I feel like no matter how much thought I put into making a good and fair assignment, there is always someone who is displeased. Even if I give a clear indication of how the assignment will be assessed by giving students a rubric in advance, students still complain when they don't get a "good enough" grade. An A is what they want, but they don't really want to put forth the effort and thought that it takes to earn an A.
This is upsetting for two reasons. As previously stated, I detest conflicts even it if is with people whose brains aren't fully developed yet. More detrimental to society, though, is the fact that students don't want to learn, they just want to earn. "How many points is this worth?" "Can I have extra credit?" It seems like so many students are doing the work simply because they have to in order to get the points. There is no curiosity, no desire to learn for learning's sake.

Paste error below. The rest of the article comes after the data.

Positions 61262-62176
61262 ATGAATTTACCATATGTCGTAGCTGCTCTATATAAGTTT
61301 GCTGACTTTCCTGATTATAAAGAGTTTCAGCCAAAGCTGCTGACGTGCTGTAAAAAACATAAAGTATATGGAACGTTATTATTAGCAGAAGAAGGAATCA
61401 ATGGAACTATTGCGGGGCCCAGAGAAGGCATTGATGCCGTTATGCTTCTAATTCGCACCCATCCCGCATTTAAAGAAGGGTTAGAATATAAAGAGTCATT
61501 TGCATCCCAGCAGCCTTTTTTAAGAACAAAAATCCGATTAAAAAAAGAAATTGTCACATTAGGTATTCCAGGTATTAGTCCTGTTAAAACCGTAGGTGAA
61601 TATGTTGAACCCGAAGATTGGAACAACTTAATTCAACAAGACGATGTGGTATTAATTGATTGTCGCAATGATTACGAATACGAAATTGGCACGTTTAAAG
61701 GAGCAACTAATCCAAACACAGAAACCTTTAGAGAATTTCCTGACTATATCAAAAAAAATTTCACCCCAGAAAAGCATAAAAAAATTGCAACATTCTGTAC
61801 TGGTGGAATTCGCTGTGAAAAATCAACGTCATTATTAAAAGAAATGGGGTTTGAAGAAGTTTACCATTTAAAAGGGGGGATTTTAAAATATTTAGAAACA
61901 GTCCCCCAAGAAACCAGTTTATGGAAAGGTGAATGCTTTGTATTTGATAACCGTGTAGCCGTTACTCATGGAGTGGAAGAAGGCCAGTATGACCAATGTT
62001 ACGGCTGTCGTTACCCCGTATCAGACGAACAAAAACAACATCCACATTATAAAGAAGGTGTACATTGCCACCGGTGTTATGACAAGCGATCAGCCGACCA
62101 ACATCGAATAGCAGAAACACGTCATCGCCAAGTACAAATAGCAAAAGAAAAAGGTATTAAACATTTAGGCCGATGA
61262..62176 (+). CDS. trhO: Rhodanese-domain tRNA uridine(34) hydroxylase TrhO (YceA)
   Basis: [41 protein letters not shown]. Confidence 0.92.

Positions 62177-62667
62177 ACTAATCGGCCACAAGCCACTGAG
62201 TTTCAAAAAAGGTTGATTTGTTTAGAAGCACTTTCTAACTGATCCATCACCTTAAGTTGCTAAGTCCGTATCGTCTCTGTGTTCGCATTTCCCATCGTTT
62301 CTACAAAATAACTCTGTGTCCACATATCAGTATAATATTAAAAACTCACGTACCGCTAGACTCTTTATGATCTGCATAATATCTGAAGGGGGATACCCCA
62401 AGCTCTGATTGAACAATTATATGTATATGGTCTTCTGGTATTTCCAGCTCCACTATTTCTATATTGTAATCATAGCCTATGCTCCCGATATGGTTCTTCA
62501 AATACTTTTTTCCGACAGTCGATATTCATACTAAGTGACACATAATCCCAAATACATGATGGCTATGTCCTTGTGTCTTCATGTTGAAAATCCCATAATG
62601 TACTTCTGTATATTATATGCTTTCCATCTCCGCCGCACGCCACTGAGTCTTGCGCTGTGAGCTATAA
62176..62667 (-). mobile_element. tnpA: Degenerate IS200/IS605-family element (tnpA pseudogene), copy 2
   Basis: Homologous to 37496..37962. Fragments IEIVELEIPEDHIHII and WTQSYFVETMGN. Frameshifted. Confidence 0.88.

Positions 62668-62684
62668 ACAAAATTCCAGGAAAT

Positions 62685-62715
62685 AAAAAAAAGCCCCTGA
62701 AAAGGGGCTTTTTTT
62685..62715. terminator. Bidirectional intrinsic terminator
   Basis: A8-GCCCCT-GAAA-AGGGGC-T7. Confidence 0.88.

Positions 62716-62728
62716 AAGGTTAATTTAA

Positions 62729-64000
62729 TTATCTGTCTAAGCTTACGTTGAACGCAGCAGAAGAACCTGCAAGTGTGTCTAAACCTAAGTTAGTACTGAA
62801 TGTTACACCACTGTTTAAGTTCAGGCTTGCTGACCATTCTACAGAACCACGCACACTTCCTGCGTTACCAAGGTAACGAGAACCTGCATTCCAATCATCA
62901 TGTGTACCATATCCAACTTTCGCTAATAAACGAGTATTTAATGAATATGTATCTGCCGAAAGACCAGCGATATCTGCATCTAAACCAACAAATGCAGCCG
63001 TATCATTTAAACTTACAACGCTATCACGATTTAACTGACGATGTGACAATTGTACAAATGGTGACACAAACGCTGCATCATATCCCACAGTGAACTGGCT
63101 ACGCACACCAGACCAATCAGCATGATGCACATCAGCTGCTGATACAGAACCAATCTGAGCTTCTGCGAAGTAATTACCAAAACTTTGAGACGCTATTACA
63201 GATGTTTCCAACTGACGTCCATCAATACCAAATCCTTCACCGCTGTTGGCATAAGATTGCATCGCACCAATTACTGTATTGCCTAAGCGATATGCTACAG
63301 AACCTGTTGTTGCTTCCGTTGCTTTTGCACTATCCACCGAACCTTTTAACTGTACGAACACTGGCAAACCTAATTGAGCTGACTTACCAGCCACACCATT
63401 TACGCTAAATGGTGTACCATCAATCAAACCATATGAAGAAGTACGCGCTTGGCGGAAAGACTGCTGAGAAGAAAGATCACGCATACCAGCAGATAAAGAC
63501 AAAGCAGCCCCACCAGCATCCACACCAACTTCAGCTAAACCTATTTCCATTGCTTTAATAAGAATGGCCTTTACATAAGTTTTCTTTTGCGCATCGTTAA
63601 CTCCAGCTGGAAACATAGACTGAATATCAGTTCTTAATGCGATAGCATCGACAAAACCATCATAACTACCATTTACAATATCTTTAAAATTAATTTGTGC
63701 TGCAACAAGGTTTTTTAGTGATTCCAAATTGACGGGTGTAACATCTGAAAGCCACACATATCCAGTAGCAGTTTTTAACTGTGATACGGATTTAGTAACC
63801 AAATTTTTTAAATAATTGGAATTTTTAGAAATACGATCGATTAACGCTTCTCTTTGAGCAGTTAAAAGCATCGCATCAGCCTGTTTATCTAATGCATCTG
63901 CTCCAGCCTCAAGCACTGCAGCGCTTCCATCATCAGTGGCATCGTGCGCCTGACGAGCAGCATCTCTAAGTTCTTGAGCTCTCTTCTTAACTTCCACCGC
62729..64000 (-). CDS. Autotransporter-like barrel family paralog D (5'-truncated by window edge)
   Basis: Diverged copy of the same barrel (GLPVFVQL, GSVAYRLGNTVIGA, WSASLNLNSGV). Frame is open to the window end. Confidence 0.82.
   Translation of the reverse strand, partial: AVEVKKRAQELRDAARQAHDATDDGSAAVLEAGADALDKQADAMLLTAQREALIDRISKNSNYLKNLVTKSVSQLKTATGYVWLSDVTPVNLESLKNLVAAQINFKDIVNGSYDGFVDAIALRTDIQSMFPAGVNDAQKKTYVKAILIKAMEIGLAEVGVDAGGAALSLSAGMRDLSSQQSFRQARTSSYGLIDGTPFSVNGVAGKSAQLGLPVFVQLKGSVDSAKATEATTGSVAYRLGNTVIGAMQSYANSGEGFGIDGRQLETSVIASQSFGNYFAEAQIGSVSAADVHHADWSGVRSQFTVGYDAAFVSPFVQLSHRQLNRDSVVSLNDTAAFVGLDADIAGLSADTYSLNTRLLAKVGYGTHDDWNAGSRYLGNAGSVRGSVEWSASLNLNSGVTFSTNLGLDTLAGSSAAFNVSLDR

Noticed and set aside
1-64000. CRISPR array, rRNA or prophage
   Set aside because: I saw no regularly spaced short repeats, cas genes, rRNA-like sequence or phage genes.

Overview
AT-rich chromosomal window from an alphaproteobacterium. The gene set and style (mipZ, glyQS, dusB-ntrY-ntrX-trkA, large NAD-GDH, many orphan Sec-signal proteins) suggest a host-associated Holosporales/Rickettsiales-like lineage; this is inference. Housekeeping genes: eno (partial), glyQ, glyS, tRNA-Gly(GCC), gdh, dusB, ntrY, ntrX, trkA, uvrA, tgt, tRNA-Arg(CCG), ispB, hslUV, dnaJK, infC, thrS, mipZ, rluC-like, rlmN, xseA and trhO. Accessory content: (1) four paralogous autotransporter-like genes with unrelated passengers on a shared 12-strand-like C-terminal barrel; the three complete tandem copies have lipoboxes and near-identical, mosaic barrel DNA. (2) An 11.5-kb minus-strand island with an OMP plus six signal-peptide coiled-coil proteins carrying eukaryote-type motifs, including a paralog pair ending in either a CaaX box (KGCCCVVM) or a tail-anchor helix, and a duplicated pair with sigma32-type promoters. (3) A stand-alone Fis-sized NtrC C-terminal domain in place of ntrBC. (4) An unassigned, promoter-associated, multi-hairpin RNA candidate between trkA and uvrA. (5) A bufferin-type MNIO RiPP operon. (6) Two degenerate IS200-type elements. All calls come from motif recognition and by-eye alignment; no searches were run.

As I typed that last sentence, I had my adolescent self in my mind. Did I go to school to learn? Or did I go because that is what was expected of me? I'm sure that I wasn't very interested in much of what my high school had to offer. I was self-absorbed and concerned with my social life. I liked reading, and I enjoyed my English classes, but I'm not sure that my motivation for attending school was to expand my mind and encounter novel and diverse ideas.
Okay. Perhaps the end of our society as we know it isn't nearing because my students don't appreciate reading Huck Finn. Perhaps society is continuing as it always has with egocentric teens who eventually develop into English teachers who desperately want their students to love what they love.